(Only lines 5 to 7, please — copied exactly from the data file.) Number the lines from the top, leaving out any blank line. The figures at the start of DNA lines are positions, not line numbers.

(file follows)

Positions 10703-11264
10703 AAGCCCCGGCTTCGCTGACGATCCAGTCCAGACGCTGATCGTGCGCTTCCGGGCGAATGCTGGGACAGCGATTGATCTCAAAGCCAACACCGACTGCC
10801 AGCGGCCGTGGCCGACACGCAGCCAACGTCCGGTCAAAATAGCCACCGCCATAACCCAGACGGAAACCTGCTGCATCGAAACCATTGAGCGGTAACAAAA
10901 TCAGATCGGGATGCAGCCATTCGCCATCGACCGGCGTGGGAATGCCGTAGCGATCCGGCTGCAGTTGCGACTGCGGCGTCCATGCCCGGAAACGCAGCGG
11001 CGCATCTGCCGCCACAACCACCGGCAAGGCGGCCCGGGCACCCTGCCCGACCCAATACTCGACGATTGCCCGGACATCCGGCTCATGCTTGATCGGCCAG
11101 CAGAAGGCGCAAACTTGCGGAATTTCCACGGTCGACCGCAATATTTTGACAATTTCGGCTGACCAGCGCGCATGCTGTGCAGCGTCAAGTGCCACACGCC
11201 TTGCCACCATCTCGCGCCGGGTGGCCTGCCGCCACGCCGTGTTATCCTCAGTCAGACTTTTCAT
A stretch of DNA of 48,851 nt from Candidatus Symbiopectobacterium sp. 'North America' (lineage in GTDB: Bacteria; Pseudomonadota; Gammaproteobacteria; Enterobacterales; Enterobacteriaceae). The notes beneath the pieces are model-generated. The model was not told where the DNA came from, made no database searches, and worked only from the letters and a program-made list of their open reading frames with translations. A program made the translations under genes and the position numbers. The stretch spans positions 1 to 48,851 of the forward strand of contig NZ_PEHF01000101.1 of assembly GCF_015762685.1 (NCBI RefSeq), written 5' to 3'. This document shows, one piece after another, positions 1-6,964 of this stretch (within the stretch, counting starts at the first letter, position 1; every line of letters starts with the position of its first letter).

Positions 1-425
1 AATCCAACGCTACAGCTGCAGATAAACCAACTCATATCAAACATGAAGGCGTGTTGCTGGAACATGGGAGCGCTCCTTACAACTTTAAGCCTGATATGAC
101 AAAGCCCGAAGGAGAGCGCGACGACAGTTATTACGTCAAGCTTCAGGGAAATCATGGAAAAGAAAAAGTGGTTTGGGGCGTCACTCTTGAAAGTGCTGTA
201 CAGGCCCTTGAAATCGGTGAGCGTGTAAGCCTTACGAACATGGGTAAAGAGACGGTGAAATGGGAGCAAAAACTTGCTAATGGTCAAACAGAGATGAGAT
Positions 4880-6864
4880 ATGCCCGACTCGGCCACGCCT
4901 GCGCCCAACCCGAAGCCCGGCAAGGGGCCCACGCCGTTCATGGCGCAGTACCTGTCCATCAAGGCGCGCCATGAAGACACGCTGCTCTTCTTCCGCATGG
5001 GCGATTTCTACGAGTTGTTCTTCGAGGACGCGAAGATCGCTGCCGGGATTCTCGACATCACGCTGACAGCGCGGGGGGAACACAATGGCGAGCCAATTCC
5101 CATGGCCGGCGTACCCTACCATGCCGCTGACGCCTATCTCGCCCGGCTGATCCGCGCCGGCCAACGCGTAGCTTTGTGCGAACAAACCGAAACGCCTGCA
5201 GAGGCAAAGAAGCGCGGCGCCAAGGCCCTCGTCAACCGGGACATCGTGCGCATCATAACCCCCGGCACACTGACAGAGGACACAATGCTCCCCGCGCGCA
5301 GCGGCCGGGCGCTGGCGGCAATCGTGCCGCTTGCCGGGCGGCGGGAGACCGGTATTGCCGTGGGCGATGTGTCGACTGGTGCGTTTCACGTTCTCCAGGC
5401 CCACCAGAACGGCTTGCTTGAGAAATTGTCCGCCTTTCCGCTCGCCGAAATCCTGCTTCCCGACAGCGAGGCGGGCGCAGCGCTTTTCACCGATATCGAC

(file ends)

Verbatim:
11001 CGCATCTGCCGCCACAACCACCGGCAAGGCGGCCCGGGCACCCTGCCCGACCCAATACTCGACGATTGCCCGGACATCCGGCTCATGCTTGATCGGCCAG
11101 CAGAAGGCGCAAACTTGCGGAATTTCCACGGTCGACCGCAATATTTTGACAATTTCGGCTGACCAGCGCGCATGCTGTGCAGCGTCAAGTGCCACACGCC
11201 TTGCCACCATCTCGCGCCGGGTGGCCTGCCGCCACGCCGTGTTATCCTCAGTCAGACTTTTCAT